When you think of yoga, what comes to mind What have you thought, read, or heard about what yoga is—or is not The answer to this question is as varied as the people who might answer it. Everyone brings with them a unique perspective and history that influences their approach to yoga as an art form or discipline.
What’s interesting is that within the right context, any of these statements could be considered true, even the oversimplifications and overreaches. Some people consider yoga to be a part of their fitness routine and nothing more. For many people, yoga is part of a rich religious and cultural history. Others see it as a nondogmatic devotional practice. Some folks dabble in all of these things but don’t consider themselves to be a “yogi” or “yogini.”
Anecdotes abound about how yoga helped someone heal a serious health condition, lose weight, manage anxiety, minimize back pain, reduce medications, maximize performance, increase energy, and more. Chances are you have done some yoga or at least know a few people who have. Perhaps a friend, physical therapist, or chiropractor suggested that you give it a try. Maybe you’re a new yoga teacher or seasoned professional continuing your education, hungry for new information that will empower you and your students.
Yoga vs. Yoga Therapy
Because you or someone you know may have experienced some kind of profound shift or healing in a group yoga class, it might feel like a leap for us to say that while the outcomes may have been therapeutic, they were not necessarily yoga therapy. Yoga therapy may look similar to regular yoga from the outside, but beneath the surface is a discernible difference. The primary feature of yoga therapy lies in the individualized nature and personalized learning outcomes of the practice. More than a teacher in a group class offering you a skillful adjustment or postural suggestion for the physical practices, it’s a practice customized just for you.
Yoga therapy takes into consideration the totality of your human experience—the unique combination of your physical body, existing health conditions, individual history, view of the world, disposition, life goals, inter-and intrapersonal relationships, work-life balance, emotional awareness, mental stamina, and sense of spiritual connection. Instead of generalized technique instructions that you must retrofit to your needs, yoga therapy empowers you with support structures from which you create a distinctly personal yoga lifestyle plan.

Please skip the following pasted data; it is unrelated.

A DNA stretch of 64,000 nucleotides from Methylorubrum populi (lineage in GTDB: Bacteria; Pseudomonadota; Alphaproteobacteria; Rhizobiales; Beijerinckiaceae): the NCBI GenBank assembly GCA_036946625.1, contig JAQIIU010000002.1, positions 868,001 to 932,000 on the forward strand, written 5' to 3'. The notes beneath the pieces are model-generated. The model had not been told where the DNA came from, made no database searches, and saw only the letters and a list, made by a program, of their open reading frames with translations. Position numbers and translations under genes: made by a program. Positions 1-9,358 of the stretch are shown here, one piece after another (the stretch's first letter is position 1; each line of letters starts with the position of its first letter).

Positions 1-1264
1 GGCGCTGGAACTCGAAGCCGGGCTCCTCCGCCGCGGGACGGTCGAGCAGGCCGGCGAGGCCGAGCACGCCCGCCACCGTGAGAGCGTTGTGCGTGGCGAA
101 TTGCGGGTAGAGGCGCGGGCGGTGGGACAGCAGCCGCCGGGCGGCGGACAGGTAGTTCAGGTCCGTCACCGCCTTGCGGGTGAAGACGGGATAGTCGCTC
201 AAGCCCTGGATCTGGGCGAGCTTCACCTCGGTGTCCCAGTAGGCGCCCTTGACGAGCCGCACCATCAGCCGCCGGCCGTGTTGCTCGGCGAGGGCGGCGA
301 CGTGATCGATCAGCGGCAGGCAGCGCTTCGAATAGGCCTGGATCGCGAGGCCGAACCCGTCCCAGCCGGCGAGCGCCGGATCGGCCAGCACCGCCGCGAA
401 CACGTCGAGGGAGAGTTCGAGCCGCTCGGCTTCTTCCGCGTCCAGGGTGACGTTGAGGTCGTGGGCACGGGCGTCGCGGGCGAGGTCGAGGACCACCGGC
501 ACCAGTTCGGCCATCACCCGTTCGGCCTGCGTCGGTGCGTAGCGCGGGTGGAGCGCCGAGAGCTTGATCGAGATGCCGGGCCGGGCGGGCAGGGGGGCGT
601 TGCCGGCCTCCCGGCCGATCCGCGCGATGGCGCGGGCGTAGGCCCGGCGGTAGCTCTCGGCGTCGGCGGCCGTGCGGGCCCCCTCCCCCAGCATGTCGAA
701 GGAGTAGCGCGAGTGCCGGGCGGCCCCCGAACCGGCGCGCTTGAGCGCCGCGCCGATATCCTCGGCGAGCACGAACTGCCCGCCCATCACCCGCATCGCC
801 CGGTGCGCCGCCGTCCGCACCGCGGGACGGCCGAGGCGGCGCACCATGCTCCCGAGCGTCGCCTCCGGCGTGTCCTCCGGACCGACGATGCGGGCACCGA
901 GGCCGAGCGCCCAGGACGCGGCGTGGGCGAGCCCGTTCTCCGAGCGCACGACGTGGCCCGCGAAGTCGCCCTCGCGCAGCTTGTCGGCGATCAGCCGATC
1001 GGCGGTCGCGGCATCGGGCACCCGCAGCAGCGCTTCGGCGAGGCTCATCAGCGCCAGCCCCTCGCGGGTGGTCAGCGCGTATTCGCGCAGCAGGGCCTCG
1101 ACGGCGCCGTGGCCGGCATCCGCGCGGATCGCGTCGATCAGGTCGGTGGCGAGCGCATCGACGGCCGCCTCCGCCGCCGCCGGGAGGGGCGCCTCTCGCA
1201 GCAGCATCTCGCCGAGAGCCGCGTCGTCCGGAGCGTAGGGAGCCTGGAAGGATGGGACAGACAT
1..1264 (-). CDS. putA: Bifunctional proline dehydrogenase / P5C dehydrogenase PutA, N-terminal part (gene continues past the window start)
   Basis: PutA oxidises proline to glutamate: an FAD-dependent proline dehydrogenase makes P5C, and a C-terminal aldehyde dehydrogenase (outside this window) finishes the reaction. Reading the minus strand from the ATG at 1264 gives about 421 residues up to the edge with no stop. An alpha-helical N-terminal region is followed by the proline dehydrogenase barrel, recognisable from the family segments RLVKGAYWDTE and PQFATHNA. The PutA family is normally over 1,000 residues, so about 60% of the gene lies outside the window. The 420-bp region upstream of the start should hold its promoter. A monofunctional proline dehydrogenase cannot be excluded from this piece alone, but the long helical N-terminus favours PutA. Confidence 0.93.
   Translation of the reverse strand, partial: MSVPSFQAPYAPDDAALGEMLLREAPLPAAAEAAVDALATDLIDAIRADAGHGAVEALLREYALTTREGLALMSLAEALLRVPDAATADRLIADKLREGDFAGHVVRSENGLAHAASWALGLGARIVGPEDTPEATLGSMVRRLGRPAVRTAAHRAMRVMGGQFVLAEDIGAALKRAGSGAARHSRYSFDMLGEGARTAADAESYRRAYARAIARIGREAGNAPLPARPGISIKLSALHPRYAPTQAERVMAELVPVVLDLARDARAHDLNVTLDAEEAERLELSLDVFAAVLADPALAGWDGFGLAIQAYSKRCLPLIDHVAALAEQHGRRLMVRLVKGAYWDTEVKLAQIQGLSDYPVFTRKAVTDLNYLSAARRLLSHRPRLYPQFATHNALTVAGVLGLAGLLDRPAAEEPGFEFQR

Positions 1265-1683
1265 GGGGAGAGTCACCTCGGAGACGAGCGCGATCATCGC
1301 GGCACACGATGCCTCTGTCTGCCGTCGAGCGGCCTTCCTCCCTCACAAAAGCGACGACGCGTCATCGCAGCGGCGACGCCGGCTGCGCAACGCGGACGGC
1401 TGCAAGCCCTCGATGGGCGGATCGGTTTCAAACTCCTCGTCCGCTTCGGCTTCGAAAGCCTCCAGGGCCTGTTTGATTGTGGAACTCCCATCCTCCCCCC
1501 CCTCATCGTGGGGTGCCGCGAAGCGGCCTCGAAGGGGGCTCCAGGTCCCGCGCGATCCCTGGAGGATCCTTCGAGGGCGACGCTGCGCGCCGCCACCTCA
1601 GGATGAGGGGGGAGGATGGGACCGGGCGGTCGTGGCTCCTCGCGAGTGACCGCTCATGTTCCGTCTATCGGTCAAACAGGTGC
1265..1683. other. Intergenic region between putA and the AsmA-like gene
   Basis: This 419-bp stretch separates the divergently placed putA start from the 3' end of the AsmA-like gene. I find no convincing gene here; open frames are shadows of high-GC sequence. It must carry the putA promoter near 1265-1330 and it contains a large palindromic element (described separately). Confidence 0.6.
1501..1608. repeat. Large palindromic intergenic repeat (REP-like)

Yoga Therapy as a Lifestyle Practice
Yoga therapy is intended to be an integrated practice of amplifying, maintaining, and restoring health during the various cycles of life, whether you are already active, looking to become more active, or simply wanting to continue your beloved activities well into your golden years. Using this practice, you can make more conscious and proactive choices to support your health and longevity, which in turn can offer an enhanced experience of daily life.
Growing Evidence Base
We live in exciting times when the more traditional practices of yoga are meeting the needs of modern society and are included in cutting-edge scientific research. Although this kind of study offers amazing new insights into how ancient practices work as a healing discipline, it also has pitfalls. It is challenging to quantify something as vast and holistic as yoga therapy.
When the entirety of the human experience is taken into consideration, where does a researcher start Is it even possible to pinpoint where and how the healing happens Is it the poses, breathing exercises, changes in attitude, reduction of stress, improvement in sleep, meditation practices, better diet, or the increased sense of spiritual connection that brought about changes It’s tempting to point to one thing and say,
That’s it; that is what healed me” but often that is not the case with the holistic model. One change begets another, and it is often the connections we make between things that are at the core of our most powerful healing experiences.